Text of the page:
Materials may be said to exist in three states, raw, processed and finished. The meaning of the word "material" implies that it is to be used to fabricate something else. A log from a cut tree is a raw material; after it is cut into planks it becomes a processed material. Made into pre finished plywood panels it becomes a finish material. This point is relevant because we may confront the question of what is a fiberglass laminate. Plastic resin is a processed material because it is made from a number of raw materials that are processed into the resin. In the building of a boat, plastic resin is further combined with fiberglass fabrics and other materials into a hull or other components. At each step of the manufacturing process, errors may occur. Added to our laminated hull is a finish called gel coat. Thus, the question arises, for the purpose of dealing with insurance issues, of how we define what is the excluded "part" that contains the latent defect because recovery cannot be made for the defective part.

In the case of plank or plate on frame construction, if a frame is faulty and fails, resulting in damage to the hull skin, we have little difficulty discerning the independent parts of a hull; the frame is clearly a part distinct from the plating. But in the case of a molded hull, this is a bit more difficult.

With a wood hull, the distinct parts are joined together with screws or bolts; with aluminum, the parts are welded together; with FRP, distinctly separate materials are joined together by means of chemical bonding. The common point amongst all three is that once distinct elements have been joined in some manner and where they were once separate, now appear as a single whole, yet those elements remain distinguishable.

Therefore, it would appear to be a reasonable and correct argument that a composite hull consists of separate parts and that a fault in one could cause damage to the others. The significance of this as it relates to latent defects will surely not be missed.

Premature Failure

A material may be said to fail prematurely when it fails to achieve the normally expected service life as a result of unexpected conditions. An error in design or materials could possibly result in advanced wear or corrosion that occurs at a rate far faster than normal. In a case where a yacht had sunk because a sea strainer, which was held together by a single bronze rod, came apart due to what appeared to be corrosion or electrolysis. But metallurgical analysis revealed that the rod was worn completely through as the result of bits of oyster shell swirling around within the strainer (the shell was not present because the strainer had been cleaned earlier but the captain failed to notice the damage to the rod). In this instance, we were dealing with erosion, not corrosion, which is a matter of wear. Furthermore, the strainer had failed within three years, which was shown to be far less than a normal service life. However, the vessel owner claimed that the cause of the failure was faulty strainer design because there was no material that could reasonably be expected to resist erosion by oyster shell. Indeed, other brands of strainers have the securing rods on the outside where they are not subject to erosion.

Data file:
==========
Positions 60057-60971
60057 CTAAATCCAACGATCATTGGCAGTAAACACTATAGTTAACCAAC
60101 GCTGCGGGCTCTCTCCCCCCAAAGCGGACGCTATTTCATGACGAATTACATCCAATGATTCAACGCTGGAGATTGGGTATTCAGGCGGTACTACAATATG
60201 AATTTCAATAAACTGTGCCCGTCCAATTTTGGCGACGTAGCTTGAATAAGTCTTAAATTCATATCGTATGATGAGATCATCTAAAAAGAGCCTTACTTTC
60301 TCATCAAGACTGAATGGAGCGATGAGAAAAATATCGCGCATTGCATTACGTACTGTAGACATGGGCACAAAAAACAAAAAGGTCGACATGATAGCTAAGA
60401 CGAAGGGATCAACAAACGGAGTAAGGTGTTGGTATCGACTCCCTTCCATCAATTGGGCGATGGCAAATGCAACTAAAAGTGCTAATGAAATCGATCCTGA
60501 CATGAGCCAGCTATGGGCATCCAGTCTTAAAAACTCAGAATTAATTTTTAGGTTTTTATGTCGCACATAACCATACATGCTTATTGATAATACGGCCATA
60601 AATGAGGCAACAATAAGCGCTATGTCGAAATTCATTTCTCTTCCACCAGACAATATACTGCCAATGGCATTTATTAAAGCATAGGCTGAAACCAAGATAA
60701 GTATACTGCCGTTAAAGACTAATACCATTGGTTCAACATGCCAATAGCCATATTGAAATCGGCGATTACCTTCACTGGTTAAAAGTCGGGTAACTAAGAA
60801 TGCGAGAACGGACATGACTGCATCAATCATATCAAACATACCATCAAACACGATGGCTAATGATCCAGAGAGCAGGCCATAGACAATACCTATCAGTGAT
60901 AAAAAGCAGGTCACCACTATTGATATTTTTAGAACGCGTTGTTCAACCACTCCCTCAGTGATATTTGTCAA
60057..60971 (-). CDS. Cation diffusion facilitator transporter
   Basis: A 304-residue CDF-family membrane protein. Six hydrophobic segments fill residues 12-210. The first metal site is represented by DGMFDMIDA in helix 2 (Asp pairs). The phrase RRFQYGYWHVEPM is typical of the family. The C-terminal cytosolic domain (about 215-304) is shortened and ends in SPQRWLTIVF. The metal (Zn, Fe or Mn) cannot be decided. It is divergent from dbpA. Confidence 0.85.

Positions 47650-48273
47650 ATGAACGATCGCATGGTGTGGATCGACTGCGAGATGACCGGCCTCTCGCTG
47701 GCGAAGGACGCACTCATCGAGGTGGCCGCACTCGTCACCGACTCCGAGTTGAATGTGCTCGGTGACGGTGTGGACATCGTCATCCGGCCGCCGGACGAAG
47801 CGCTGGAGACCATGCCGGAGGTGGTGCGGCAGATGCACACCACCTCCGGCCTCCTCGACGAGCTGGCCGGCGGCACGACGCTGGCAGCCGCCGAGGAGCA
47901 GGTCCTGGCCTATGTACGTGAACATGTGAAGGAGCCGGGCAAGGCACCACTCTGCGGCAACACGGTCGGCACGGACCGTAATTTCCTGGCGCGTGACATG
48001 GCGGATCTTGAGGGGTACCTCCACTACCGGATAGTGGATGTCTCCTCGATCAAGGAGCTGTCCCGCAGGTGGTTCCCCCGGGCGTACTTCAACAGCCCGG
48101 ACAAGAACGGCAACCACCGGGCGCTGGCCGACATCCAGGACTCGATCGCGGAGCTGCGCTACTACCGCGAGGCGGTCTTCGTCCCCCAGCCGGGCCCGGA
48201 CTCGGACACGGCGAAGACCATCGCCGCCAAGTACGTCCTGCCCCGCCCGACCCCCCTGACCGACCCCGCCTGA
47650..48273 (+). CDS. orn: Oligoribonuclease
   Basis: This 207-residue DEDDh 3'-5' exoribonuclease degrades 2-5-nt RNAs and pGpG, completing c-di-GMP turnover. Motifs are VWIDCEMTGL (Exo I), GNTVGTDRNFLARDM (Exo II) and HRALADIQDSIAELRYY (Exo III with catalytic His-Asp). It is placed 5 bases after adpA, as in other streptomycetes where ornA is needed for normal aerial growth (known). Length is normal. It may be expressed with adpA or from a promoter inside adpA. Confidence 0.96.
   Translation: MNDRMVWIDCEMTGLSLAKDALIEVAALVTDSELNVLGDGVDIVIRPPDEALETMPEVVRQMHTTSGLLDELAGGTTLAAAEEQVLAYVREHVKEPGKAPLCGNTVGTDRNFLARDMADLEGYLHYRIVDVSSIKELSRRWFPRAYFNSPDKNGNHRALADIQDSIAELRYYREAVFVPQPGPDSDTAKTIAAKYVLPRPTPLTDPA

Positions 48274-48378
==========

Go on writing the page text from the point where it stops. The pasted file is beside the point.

As to the discovery issue, it was shown that the yacht captain routinely inspected and cleaned the strainer on a monthly basis, but never observed the eroded shaft because of the awkward position of the unit that would require the thing to be completely removed and dismantled to see it. Thus, the owner prevailed by virtue of claiming a latent defect in design.

What is Damage?

If insurance covers the resultant damage caused by a defect, then we need to ask what is damage? Here the issue gets a bit murky because we can inquire whether damage to a hull caused by a defect in design falls within the context of "damage"? While it is doubtful that this is what underwriters intended, a bad design that results in a hull splitting open, or a core becoming filled with water could certainly be construed as damage. It has often been asserted that the design error is the selection of balsa as a core material for hull bottoms, the damage is that a core full of water renders a vessel at risk of hull failure due to hydraulic erosion of the core.

To carry it a step further, what about blistered hulls? If a policy does not specifically exclude blistering (many do) could the blisters be construed as damage? Blistering is caused by an improper selection of materials, namely general purpose polyester resin, because we know that better quality resins do not blister; therefore, a hull that is blistered is by definition built of inferior materials, a design fault. If a policy does not specifically exclude blistering – or some words to that effect – then blistering itself is not a latent defect because blistering is the result of improper selection of materials, i.e., blistering is the resultant damage, the casualty.